Latest Tasting

The Dramble reviews Mackmyra Virvelvind

All good things

Posted 01 July 2022

There’s a host of reasons why individual whiskies, collections of whiskies and series of whiskies come to an end. At times this change can present drinkers with entirely new perspectives and directions. A revitalisation of a product or brand. A reaffirmation or repositioning of a distillery’s house style. A recognition that standing still is a sure-fire method for achieving irrelevance. And there are other times when, regardless of the reasons for the conclusion, the response from the community will simply be a sense of sadness that something beloved will no longer be available. Whilst certain quarters of enthusiasts will have you believe that never-changing, monolithic, perceived high quality (and 90’s perma-low pricing) is possible. It is not. Nothing lasts forever.

Other Tastings

The Dramble reviews Mossburn Springbank 1999 22 year old

Idolatry

Posted 27 June 2022

As a reviewer you need to be quick off the mark to pen your thoughts on a new bottle of Springbank before the thing has all but vanished from the shelves. And when that situation extends to what was once (but arguably aren’t now) the distillery’s core range products, you invariably find yourself either writing about the just past or penning words about the fairly depressing future where things are notionally still available – only now at twice the price they were last week. Rather like filling up the car or obtaining the weekly shop - just far less actually consumed as intended.

The Dramble reviews Mitchell & Sons Gold Spot

Cereal killer

Posted 16 June 2022

Like buses, you wait decades for another Spot whiskey and then three come along in the space of three years. The whisky world is packed to the rafters with series, selections and collections. These often follow the Fast & Furious model of leveraging a pre-existing audience with ‘more of the same, but different’ – retain the lead actors, add some new faces, change the location and then slap a new number on the front. Job done. But irrespective of whether entertainment or booze the idea of replication and repetition holds just as may pitfalls as it does potential blessings.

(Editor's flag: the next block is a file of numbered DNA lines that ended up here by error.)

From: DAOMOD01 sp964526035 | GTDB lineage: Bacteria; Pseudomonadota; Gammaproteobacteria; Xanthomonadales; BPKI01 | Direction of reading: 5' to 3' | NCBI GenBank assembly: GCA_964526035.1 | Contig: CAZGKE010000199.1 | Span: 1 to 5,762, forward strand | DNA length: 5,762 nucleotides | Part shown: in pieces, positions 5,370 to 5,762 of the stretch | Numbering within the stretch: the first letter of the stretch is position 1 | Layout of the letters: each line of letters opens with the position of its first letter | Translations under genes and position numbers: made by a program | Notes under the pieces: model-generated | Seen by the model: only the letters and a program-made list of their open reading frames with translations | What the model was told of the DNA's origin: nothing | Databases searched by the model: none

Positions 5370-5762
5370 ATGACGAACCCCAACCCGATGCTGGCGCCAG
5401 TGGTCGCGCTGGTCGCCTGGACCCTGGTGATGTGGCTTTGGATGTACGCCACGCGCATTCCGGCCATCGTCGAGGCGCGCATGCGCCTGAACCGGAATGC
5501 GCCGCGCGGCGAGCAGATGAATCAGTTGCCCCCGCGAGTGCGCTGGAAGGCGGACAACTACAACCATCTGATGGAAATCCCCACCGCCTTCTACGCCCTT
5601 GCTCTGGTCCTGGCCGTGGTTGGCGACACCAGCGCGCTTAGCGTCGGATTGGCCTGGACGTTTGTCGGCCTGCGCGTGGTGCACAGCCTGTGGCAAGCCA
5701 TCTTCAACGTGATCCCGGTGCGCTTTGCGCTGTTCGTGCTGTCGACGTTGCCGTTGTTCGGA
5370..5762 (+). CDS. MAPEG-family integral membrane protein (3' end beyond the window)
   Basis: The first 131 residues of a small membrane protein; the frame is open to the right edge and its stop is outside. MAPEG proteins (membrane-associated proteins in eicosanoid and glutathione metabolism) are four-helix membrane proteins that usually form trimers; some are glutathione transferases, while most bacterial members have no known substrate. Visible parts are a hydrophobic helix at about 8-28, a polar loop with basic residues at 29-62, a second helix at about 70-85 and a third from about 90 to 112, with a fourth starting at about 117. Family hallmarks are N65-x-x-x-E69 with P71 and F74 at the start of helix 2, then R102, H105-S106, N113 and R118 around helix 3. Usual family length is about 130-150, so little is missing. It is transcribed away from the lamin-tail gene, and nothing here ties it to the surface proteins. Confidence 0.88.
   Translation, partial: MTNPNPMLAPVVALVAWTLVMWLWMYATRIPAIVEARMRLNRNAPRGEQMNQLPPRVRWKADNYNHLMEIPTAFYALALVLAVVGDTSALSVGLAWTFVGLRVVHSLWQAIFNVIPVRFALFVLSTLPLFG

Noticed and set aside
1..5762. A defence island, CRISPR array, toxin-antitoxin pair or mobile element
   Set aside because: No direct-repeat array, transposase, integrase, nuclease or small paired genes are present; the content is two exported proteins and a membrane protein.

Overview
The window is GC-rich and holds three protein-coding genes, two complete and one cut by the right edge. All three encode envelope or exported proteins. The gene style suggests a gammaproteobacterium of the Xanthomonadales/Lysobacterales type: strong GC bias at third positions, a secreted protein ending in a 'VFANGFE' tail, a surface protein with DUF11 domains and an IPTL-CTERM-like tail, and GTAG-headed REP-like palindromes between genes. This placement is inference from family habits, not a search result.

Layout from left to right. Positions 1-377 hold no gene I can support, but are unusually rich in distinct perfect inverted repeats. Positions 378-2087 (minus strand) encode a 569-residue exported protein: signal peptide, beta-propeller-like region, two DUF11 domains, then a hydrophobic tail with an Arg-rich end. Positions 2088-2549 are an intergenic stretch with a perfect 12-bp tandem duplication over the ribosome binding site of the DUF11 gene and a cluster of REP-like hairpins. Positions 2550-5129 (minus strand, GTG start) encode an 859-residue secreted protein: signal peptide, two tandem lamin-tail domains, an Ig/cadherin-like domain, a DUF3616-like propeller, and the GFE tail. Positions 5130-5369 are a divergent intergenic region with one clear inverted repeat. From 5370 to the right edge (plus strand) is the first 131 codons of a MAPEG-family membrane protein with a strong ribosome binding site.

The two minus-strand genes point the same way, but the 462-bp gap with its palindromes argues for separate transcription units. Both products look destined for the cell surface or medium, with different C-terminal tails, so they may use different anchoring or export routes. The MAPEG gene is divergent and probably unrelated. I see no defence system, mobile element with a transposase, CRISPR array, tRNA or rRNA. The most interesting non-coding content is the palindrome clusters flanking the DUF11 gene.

The Dramble reviews Mossburn Craigellachie 2007 13 year old

Square peg

Posted 10 June 2022

Craigellachie can be a stubbornly awkward whisky. Whilst well-regarded and sought after for blending because of its naturally fruity profile and weighty spirit character, I’ve repeatedly seen Craigellachie in single malt form quickly divide a room – particularly when the offering involves younger liquid. Despite writing earlier this week about the ebbs and flows of maturation which often produce not one, but several or many ‘peaks’ within whiskies – Craigellachie doesn’t always fall quite so easily into this rubric for some drinkers. And the reason for that is oft-times sulphur.

Entropy

Posted 08 June 2022

“We only bottle at the peak of perfection”. How many distilleries and bottlers have you heard using a phrase similar to this one? The suggestion being that whisky has a right and a wrong time. That it’s a difference between being immature and mature. Of being 3rd class or 1st class. But there are countless problems with making sweeping statements about levels of maturity. For starters a *lot* of whisky is sold at a younger age than it could be. But more broadly, maturation is far from linear and a wealth of whiskies showcase entirely different characteristics at different ages – none being necessarily better or more ‘peak’ than the others.

Saturated

Posted 13 May 2022

No messing around with long-winded, convoluted introductions - we've got rather a lot to get through today.

16 Whisky Sponge reviews. One after another. Strap yourselves in.

The Dramble reviews Mackmyra Limousin

Sticky situation

Posted 10 May 2022

Reams of paper and gigabytes of the Internet have been dedicated to dissecting and understanding the properties of tannins. From learning why fish tanks turn brown and identifying why wines tends to either possess a pleasant, unobtrusive silky texture or an astringent, grippy, dryness - all the way to understanding the transformational processes involved in preserving animal hides by turning them into leather (tanning!). And yet, despite possessing a similarly central bearing on the character of whisky - its relatively quality and quantity vis-a-vis texture, bitterness and notably, the formation of colour – tannins rarely get referenced by name throughout the multitude of whisky commentary.


Master of Malt



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